Think for a second how much energy is literally washed down the drain when you take a shower. Not the water itself — just the energy that’s lost when you heat up said water, pump it through a series of pipes to your showerhead, and then let all that warm goodness run straight down your body and into a hole in the floor. By some estimates, 80 to 90 percent of the energy it takes to heat that water ends up going straight to the sewer. Considering the fact that the energy required to heat water is one of the biggest energy expenditures at home (right behind heating/cooling/ventilation), that’s a monumental waste of juice. But not to worry; there’s a new device on the market that could help to recapture some of that wasted energy. Â

It’s called EcoDrain, and while it’s definitely not a new concept, it’s a fresh new take on an old idea, and finally makes waste heat recovery a viable possibility for regular homeowners.

Set on a desolate desert planet which produces a mind-altering drug that enables intergalactic travel, “Dune” cried out for an adventurous director to adapt it. David Lynch tried in 1984, and it was a disaster, but could Jodorowsky have done better? Director Frank Pavich tantalizes us with just that possibility in his wonderful documentary “Jodorowsky’s Dune,” which tells the full story of “The greatest movie never made” (as the tagline puts it).

“Once you are familiar with Alejandro Jodorowsky’s movies and then you hear that that guy’s next project was going to be ‘Dune,’ and you learn about the amazing actors he had lined up — Mick Jagger, Salvador Dali, Orson Welles — and you hear Pink Floyd was going to do the soundtrack … You wanna see that movie!” says Pavich, speaking at a post-screening Q&A at the 26th Tokyo International Film Festival.

They’re not just used by behavioural scientists: a Skinner box can be a useful device for training pets, especially pets with a reasonable amount of smarts, like parrots or rats. It can automate the process you may have already used with your pet, where “correct” behaviour is rewarded – walk to heel, get a doggy snack.

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Skinner boxes are also pretty expensive. So Katherine Scott, computer vision and robotics expert, electronics ninja and rat owner/trainer, has built her own, which she intends to release as an open source device when she’s finished refining it.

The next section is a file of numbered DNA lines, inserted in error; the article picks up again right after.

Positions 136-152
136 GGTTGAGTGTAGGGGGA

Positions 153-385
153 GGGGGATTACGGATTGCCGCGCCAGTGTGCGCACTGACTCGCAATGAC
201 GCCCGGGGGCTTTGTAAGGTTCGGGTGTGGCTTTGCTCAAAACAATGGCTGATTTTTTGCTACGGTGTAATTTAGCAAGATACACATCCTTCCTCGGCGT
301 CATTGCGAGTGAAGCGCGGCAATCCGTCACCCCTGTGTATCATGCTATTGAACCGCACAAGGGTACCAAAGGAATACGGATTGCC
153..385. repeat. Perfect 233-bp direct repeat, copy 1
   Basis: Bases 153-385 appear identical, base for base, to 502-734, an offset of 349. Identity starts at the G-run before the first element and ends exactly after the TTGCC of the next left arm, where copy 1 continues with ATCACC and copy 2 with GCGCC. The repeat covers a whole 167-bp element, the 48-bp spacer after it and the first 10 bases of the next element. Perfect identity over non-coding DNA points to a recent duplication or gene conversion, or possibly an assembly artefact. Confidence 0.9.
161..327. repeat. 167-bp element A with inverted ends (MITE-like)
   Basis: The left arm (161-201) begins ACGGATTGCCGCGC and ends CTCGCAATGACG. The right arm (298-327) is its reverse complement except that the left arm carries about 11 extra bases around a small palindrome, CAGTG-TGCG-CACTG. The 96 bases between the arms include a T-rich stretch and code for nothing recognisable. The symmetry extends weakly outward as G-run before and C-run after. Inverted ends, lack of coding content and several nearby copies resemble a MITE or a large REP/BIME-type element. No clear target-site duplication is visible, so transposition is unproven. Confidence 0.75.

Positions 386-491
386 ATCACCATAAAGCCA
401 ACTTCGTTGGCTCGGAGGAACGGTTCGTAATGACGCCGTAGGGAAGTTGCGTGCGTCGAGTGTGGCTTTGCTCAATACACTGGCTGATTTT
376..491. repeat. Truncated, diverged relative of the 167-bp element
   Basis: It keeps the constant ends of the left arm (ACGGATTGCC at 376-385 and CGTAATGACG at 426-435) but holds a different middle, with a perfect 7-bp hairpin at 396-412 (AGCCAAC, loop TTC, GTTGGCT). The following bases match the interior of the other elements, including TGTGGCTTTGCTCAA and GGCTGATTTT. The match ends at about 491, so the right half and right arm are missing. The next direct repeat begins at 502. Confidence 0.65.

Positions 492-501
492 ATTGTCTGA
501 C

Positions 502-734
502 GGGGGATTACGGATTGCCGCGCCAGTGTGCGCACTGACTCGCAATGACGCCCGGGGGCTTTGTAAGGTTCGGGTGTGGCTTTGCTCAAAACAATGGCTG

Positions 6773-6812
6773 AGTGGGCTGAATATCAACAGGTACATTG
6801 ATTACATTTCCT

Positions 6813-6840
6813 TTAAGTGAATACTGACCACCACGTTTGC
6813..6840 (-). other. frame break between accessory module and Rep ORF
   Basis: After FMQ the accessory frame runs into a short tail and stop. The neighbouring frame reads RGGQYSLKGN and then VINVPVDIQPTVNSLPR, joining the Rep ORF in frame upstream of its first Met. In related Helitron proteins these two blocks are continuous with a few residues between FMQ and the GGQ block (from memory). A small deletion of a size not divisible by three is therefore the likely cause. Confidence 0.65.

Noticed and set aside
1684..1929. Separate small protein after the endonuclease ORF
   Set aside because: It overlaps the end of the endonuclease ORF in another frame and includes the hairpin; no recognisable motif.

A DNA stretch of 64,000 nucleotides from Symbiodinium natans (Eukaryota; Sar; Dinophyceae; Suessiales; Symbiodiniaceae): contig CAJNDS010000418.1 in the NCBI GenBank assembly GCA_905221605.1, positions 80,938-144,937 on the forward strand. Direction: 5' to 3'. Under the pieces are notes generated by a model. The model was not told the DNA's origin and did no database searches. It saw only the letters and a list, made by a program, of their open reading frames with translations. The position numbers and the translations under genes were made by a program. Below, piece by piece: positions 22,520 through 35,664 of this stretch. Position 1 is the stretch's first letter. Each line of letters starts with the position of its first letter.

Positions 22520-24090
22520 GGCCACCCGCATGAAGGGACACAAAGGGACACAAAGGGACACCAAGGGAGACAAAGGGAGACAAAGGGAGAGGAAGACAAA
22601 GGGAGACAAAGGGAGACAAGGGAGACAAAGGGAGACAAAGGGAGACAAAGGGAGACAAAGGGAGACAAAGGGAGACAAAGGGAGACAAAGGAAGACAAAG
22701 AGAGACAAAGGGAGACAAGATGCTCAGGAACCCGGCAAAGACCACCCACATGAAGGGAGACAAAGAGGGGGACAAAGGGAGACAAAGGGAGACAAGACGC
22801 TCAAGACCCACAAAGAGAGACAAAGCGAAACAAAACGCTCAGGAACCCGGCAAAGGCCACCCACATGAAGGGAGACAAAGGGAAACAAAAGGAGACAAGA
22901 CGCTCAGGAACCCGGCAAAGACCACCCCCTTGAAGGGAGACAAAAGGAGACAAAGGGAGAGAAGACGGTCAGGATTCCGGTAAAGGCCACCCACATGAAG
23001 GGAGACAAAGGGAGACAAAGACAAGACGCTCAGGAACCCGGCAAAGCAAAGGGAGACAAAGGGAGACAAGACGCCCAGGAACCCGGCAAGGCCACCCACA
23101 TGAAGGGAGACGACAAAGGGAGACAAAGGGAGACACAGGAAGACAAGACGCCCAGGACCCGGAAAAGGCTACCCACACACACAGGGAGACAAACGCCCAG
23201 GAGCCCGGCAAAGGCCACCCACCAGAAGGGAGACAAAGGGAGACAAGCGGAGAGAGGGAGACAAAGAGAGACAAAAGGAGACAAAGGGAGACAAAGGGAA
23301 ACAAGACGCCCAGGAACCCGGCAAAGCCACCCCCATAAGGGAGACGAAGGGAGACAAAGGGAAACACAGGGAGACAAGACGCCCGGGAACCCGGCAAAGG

I’m going to show you exactly how I ranked a site on the first page of Google in just a couple of months. My intention here is to be transparent, and to show you everything. It seems like there is a lot of information about SEO floating around the web. Sometimes it is conflicting. Sometimes it is just plain wrong. Too much information can be paralyzing. I hope through this case study you will get some ideas of what you can do to help your site rank better.

I relaunched again 3 months ago and within 48 hours, I had 1,000 targeted users on my email list. What I didn’t mention is that I had barely started developing it when I relaunched. All I had was a landing page with a one-paragraph benefit statement of how my app will help them, an email signup form, and a fancy teaser screenshot.

But after living in Japan on and off for a quite a few years, I think I've identified a general feature of Japanese culture that does lend itself more or less to blanket statements. And - even more surprisingly - it's one that I suspect may be holding Japan's economy and society back in significant ways.

Basically, Japanese culture is too averse to argument.

To see what I mean, try to start an intellectual debate with a Japanese person at a house party, bar, or coffee shop. Chances are that the reaction will be immediate discomfort - looking away, changing the subject, or just not saying anything. Often, Japanese people react to attempts at argument as if they expect you to physically assault them any moment. Many times I've tried cheerfully to debate some assertion a Japanese friend made (just as I would have done in my college dorm), only to have them ask: "Why are you upset?"

Love it or hate it, there’s no denying the popularity of HTML emails. And, like the web before it, the inbox has officially gone mobile—with over 50 percent of email opens occurring on mobile devices.

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Building on the principles of responsive web design first codified by Ethan Marcotte, a revolution in email design is giving birth to an experience fast approaching that of the modern web. Subscribers need no longer be subjected to terrible reading experiences, frustrating touch targets, and tiny text.

One of the most powerful features of the CSS preprocessor Sass is the mixin, an abstraction of a common pattern into a semantic and reusable chunk. Think of taking the styles for a button and, instead of needing to remember what all of the properties are, having a selector include the styles for the button instead. The button styles are maintained in a single place, making them easy to update and keep consistent.

If you think that selfishness and cruelty are fantastic personal traits, you might be a libertarian. In the movement no one will ever call you an asshole, but rather, say you believe in radical individualism.

We all know that inequality has been rising and the average American household has been suffering. There is a myth that says all this suffering is necessary, that extreme inequality is the by-product of a rapidly growing economy—or worse, that it’s a good thing because it motivates everyone to work hard and climb the long ladder to the One Percent. § Even a brief glance at the historical record reveals just how perverted this hypothesis is.

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